In a traditional New Year’s gathering, Pope Benedict today met with civic leaders from around Rome, to whom he strongly stressed the importance of caring for the moral institution of marriage, and for families.
The Pope met with Piero Marrazzo, president of the regional administration of Lazio, Italy; Walter Veltroni, mayor of the city of Rome; and Enrico Gasbarra, president of Rome’s provincial administration.
In his message, the Holy Father pointed out how the people of both Rome and Lazio had poured out their affection for the late John Paul II during his final days and weeks and also after his death.
He also thanked local and civil authorities for their "great contribution" to the control and organization of the millions of pilgrims last spring who came to Rome "to pay their final homage to the lamented Pontiff, and on the occasion of my own election to the See of Peter."
That "profound spiritual experience of faith and of prayer, of brotherhood and of rediscovery of the things that make our lives worthwhile and rich in meaning," the Pope said, must also bear fruit within "the civil community, its duties and its multiple responsibilities and relationships."
Benedict then went on to address the central focus if his message, which was the family, which, for the past three years has been the central focus of pastoral activities in the diocese of Rome.
This focus was chosen, he said, "in order to help [the family] face the reasons behind the crises and distrust present in our own culture, giving it a clearer and firmer awareness of its own nature and tasks."
The Holy Father then noted his own words during a congress of the diocese of Rome, last June, in which he stressed that "marriage and the family are not in fact a chance sociological construction, the product of particular historical and financial situations.”
“On the other hand,” he said, “the question of the right relationship between man and woman is rooted in the essential core of the human being and it is only by starting from here that its response can be found.”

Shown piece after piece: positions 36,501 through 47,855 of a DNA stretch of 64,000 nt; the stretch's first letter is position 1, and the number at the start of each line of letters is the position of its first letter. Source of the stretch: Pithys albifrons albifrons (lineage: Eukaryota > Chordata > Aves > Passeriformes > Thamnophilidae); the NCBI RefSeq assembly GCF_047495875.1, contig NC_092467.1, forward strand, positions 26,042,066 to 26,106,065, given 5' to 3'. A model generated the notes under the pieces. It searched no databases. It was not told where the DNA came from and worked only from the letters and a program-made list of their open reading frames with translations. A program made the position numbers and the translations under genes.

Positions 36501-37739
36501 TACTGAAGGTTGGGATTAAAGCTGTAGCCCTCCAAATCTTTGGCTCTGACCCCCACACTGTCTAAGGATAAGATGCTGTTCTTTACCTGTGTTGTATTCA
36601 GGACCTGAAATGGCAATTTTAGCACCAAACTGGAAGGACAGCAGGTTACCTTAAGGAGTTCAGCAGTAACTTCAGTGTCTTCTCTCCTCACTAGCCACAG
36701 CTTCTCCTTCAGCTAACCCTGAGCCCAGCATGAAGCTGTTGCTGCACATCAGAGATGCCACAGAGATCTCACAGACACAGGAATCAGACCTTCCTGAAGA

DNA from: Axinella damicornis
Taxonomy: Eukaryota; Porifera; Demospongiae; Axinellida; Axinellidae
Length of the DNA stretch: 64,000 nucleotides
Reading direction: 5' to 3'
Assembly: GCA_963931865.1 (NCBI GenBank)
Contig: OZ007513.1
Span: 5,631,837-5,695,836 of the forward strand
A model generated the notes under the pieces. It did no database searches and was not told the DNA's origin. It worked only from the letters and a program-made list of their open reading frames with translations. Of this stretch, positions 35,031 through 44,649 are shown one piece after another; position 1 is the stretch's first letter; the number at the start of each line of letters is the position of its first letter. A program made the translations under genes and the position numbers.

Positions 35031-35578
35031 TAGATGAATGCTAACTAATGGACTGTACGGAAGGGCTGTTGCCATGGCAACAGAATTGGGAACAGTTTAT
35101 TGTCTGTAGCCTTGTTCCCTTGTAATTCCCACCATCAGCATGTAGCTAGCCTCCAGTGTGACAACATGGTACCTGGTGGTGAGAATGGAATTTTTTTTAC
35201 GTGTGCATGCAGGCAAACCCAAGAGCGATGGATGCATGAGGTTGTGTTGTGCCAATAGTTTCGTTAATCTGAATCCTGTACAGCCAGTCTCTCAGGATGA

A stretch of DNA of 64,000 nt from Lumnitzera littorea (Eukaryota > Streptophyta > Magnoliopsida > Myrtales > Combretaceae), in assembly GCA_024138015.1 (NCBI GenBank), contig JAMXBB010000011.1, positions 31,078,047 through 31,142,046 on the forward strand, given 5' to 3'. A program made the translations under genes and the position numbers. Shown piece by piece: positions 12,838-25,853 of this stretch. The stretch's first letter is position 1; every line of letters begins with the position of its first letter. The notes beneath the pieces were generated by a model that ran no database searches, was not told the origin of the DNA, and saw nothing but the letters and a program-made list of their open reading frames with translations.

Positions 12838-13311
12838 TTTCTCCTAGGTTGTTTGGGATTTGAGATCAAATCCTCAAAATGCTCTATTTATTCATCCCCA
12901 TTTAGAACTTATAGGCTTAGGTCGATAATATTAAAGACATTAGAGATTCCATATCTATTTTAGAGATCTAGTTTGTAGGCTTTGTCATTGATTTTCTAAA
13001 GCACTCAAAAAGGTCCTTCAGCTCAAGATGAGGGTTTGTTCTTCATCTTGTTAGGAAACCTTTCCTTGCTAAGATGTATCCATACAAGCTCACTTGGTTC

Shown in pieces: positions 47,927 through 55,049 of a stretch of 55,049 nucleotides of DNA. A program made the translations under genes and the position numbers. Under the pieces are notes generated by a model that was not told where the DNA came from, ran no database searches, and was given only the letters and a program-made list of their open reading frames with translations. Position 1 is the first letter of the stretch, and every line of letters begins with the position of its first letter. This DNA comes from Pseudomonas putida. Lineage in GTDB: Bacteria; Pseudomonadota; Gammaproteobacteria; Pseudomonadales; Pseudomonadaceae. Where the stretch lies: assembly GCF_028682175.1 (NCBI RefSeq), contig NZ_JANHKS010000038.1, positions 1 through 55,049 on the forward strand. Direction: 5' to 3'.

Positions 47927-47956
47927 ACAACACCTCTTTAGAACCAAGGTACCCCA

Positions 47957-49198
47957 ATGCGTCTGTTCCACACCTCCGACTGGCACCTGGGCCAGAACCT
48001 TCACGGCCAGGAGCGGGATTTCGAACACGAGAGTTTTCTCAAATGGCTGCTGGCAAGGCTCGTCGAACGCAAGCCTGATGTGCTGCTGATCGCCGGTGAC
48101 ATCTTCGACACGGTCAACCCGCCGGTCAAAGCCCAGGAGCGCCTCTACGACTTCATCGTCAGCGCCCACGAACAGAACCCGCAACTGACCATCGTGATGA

He went on: “Marriage as an institution is thus not an undue interference of society or of authority. The external imposition of form on the most private reality of life is instead an intrinsic requirement of the covenant of conjugal love."
"What we are talking about here”, the Pope explained, “are not norms particular to Catholic morals, but elementary truths that concern our shared humanity.”
“To respect them”, he said, “is essential for the good of the individual and of society. These truths, then, appeal both to your responsibility as public administrators and to your normative duties."
Marriage, elderly and the unborn
Moving on to concrete recommendations, Benedict also stressed the need to support young couples in forming their own families and in educating their children.
Noting the sometimes overwhelming cost of rent and of nursery schools, he said, "It is a grave error to obscure the value and the functions of the legitimate family based on marriage, attributing to other forms of union inappropriate forms of legal recognition, for which there is no real social need."
He also asked that attention be given to "the protection of nascent human life," that there be no lack of "concrete assistance" to pregnant women experiencing difficulties, and that there be no introduction of drugs "that hide in one way or another the severity of abortion as a choice against life.”
The Pope then highlighted proper care and respect for the elderly saying, “In an aging society help for the elderly and all the complex problems concerning the health care of citizens becomes ever more important."
Benedict encouraging the local leaders to continue with efforts being made in these matters and said that "continuous scientific and technological developments in the field of healthcare and the commitment to contain costs should be promoted while maintaining firm the principle of the central importance of the sick person."
In the face what he called "cases of psychological suffering and illness," the Pope stressed the importance of giving "adequate help to families who often find themselves having to face extremely difficult situations."
He concluded his time with the civil authorities by expressing his satisfaction at the "growth over these years of various forms of collaboration between ecclesial volunteer organizations and the public administration of Rome city, province and region in the work of alleviating old and new forms of poverty which, unfortunately, afflict a large part of the population, especially many immigrants."